Dr. Grochulski ‘s main scientific interest is the application of synchrotron radiation to structural biology and includes: structure-function relationships of biological molecules, mechanisms of enzymatic activities (including stereoselective enzymatic reactions), rational drug design and drug delivery systems as well as biological membranes. Additionally, he pursues the development of synchrotron instrumentation and methodology. This includes refinement of synchrotron-based phase determination techniques, especially related to macromolecular crystallography (MX), as well as small molecule crystallography, powder diffraction, and small angle X-ray scattering (SAXS).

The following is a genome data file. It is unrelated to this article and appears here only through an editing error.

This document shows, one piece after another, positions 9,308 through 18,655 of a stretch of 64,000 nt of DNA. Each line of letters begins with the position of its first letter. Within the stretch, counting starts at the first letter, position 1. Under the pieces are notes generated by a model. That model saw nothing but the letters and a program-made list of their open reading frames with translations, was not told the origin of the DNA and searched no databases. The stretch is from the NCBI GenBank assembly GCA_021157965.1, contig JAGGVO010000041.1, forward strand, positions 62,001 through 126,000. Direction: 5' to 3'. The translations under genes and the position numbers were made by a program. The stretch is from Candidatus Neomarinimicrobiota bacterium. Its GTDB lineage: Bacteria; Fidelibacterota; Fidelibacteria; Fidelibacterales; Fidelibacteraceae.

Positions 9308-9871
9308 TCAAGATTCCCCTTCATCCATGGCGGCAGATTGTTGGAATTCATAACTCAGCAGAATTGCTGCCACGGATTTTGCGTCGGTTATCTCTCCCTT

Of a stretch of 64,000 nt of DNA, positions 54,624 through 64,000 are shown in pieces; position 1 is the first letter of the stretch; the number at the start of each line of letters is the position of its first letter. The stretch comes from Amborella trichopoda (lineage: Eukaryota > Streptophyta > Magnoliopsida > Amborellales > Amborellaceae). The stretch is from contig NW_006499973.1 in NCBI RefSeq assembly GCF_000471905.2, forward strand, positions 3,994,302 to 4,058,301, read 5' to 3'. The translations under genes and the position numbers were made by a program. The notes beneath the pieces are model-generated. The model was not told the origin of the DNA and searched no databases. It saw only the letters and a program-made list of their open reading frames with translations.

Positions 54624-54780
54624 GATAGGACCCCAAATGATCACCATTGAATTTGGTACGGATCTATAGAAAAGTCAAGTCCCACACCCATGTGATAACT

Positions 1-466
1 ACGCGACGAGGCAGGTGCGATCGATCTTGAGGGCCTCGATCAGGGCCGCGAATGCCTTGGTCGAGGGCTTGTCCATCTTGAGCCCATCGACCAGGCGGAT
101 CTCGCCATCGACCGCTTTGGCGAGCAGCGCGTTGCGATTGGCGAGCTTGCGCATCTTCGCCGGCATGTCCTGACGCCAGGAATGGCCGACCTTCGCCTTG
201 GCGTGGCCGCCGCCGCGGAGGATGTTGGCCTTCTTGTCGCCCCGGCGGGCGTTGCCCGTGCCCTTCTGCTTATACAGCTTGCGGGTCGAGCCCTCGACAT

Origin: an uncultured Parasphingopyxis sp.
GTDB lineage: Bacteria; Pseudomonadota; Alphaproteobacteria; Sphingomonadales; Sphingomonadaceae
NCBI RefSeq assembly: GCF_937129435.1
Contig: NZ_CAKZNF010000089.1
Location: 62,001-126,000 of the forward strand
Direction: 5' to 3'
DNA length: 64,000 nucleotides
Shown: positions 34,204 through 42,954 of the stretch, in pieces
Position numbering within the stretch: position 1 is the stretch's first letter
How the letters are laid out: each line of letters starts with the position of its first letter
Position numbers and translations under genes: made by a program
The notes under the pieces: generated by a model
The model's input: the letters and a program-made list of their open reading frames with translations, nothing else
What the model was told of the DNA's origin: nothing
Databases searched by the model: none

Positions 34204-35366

In a healthy cell, most proteins fold into a specific structure or conformation soon after they are synthesized. When the protein is no longer needed then it is broken down and the amino acid building blocks are reused to make new proteins. Under certain pathological conditions, the normal process of synthesis and renewal malfunctions and misfolded proteins can begin to accumulate. Misfolded proteins are unusual because they are difficult to degrade and eventually their presence interferes with critical cell functions and the cell dies. The misfolded proteins often aggregate into “amyloid plaques” which can be identified under a microscope. The presence of amyloid plaques in the brain is the hallmark of many neurodegenerative diseases such as Alzheimer’s and Parkinson’s. Although the proteins which cause the disease are well known, the reasons why they misfold are not well understood.